Saturday, June 23, 2007
Death Of A Legend: Sausage King Bob Evans Dies At 89.
COLUMBUS, Ohio - Bob Evans, whose quest for quality sausage to serve the truckers who filled his 12-stool, 24-hour-a-day steakhouse in southeast Ohio led to the creation of a restaurant chain that bears his name, died Thursday, Bob Evans Farms Inc. announced. He was 89.
Evans died at the Cleveland Clinic, Evans' family told the company. The clinic said he died of complications from pneumonia.
Evans complained that he could not get good sausage for the restaurant he started after World War II in Gallipolis in southeast Ohio.
Starting with $1,000, a couple of hogs, 40 pounds of black pepper, 50 pounds of sage and other secret ingredients, he opted to make his own, relying on the hog's best parts as opposed to the scraps commonly used in sausage. He began selling it at the restaurant and mom-and-pop stores, and peddled tubs of it out of the back of his pickup truck.
It marked the beginning of what is now a restaurant chain with sales of $1.6 billion in the fiscal year ended April 28 with 590 restaurants in 18 states. The company also operates 108 Mimi's Cafe casual restaurants in 19 states, mostly in the West. Its sausage and other products are sold in grocery stores.
"You might say the truck drivers did my research for me," he said. "They would tell me that this was the best sausage they ever had, and then buy 10-pound tubs to take home."
Evans formed Bob Evans Farms in 1953 with five friends and relatives. The chain emphasizes farm-fresh food, cleanliness and service in a homey atmosphere.
The red brick restaurants have white trim and the yellow "Bob Evans" name, reflecting Evans' handwriting, at the top of the building.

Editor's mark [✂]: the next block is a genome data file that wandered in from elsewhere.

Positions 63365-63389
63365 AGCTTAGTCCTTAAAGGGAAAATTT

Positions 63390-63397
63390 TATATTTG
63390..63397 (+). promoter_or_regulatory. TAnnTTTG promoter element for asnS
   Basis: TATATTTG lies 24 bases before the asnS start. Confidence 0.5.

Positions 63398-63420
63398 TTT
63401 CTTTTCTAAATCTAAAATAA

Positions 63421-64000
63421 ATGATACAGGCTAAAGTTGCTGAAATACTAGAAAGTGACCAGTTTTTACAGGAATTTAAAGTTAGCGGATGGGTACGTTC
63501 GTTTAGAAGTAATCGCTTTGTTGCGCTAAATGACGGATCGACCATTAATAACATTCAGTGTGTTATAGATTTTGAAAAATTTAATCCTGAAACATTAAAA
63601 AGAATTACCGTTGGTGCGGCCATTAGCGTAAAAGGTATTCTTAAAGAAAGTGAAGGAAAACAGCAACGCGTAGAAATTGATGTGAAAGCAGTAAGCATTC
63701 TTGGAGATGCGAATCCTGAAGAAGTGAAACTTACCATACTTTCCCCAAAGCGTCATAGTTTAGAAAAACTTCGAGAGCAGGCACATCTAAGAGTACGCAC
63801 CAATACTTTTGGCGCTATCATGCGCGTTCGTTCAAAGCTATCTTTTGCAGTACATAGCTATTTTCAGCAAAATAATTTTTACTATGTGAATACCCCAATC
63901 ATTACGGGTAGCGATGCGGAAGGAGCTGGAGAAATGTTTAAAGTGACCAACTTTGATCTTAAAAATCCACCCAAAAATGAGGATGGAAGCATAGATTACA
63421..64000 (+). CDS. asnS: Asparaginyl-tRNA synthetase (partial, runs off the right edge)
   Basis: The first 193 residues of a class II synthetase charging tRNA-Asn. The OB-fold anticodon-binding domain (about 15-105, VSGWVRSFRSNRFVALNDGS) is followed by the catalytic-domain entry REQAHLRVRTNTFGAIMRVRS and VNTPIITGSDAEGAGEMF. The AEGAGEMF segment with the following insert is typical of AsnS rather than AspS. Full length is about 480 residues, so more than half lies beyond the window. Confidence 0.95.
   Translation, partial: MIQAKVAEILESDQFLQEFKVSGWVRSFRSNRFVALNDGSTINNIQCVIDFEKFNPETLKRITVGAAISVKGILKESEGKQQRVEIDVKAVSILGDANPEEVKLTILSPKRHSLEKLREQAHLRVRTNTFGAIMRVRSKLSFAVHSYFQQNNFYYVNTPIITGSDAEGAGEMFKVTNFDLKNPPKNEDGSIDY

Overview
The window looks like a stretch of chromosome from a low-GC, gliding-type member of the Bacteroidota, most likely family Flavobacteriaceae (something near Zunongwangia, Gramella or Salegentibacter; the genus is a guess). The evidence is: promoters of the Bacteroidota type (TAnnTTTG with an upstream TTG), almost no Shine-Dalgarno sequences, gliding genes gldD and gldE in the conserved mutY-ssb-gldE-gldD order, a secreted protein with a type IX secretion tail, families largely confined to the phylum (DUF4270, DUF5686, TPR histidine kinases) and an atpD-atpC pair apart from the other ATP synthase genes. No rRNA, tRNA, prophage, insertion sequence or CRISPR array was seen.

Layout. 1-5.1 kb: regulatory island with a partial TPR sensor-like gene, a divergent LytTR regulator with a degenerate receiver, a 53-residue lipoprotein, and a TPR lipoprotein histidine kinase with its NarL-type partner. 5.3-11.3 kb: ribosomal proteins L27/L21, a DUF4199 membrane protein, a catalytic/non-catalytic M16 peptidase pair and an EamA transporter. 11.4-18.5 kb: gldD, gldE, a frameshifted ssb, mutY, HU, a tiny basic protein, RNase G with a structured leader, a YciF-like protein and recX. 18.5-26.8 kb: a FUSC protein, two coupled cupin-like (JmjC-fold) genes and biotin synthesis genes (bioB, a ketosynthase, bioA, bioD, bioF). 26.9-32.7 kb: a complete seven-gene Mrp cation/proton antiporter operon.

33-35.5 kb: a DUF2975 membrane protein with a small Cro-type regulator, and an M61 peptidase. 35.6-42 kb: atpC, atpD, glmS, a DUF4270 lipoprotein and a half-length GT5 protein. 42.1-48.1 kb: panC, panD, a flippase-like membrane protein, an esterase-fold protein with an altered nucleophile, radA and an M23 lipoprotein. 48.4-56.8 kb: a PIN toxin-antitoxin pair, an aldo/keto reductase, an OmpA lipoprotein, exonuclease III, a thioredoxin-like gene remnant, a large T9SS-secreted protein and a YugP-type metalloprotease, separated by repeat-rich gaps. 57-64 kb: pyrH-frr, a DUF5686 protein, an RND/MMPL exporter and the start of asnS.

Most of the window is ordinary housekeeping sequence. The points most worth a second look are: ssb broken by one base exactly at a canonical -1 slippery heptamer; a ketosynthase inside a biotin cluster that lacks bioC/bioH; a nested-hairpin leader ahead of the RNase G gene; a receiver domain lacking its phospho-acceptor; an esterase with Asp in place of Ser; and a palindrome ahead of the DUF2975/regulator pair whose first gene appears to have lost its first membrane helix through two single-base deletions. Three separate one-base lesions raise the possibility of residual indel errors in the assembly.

The original Bob Evans restaurant opened in 1962 at the farm near Gallipolis, about 80 miles southeast of Columbus, to serve the growing number of visitors who stopped by. The restaurant, called The Sausage Shop at first, started with 12 stools.
"People like to deal with farmers. They like to buy stuff from the farm. They think it's fresher," Evans said in a 2003 interview. "In their mind, it's better and they're willing to pay more for it."
Evans and his family appeared in the company's early advertising, with Evans frequently wearing a Stetson and a string tie.
"Bob is a creative guy, an idea man, a quality control specialist. That was really the role he played," said Stewart Owens, former chief executive of the company, which moved to Columbus in 1968.
"Bob Evans is an icon of southern Ohio," said Chris Boring, president of Boulevard Strategies, a Columbus-based company that follows the retail industry. "Family values are reflected at every aspect of the operation, from the menu to the decorations."
Evans did clash with the company after his retirement as president Dec. 31, 1986.
In the 2003 interview, he criticized the company over its failed Mexican concept restaurant in the 1990s , "That was a disaster" , and some acquisitions he says he wasn't consulted about.
In 2001, Evans came out in favor of a proposal to sell the company to beef up the stock price. Two years later, he was happier as the company's performance was more focused and the stock price had rebounded.
"They're doing a pretty good job," he said then. "They got rid of all those dogs."
Anyone who bought 1,000 shares of Bob Evans when the company went public in 1963 at $9 per share would have shares worth more than $2 million today.
Evans is survived by his wife, Jewell, and five of his six children.
This is a video I made last year from a Bob Evans Restaurant
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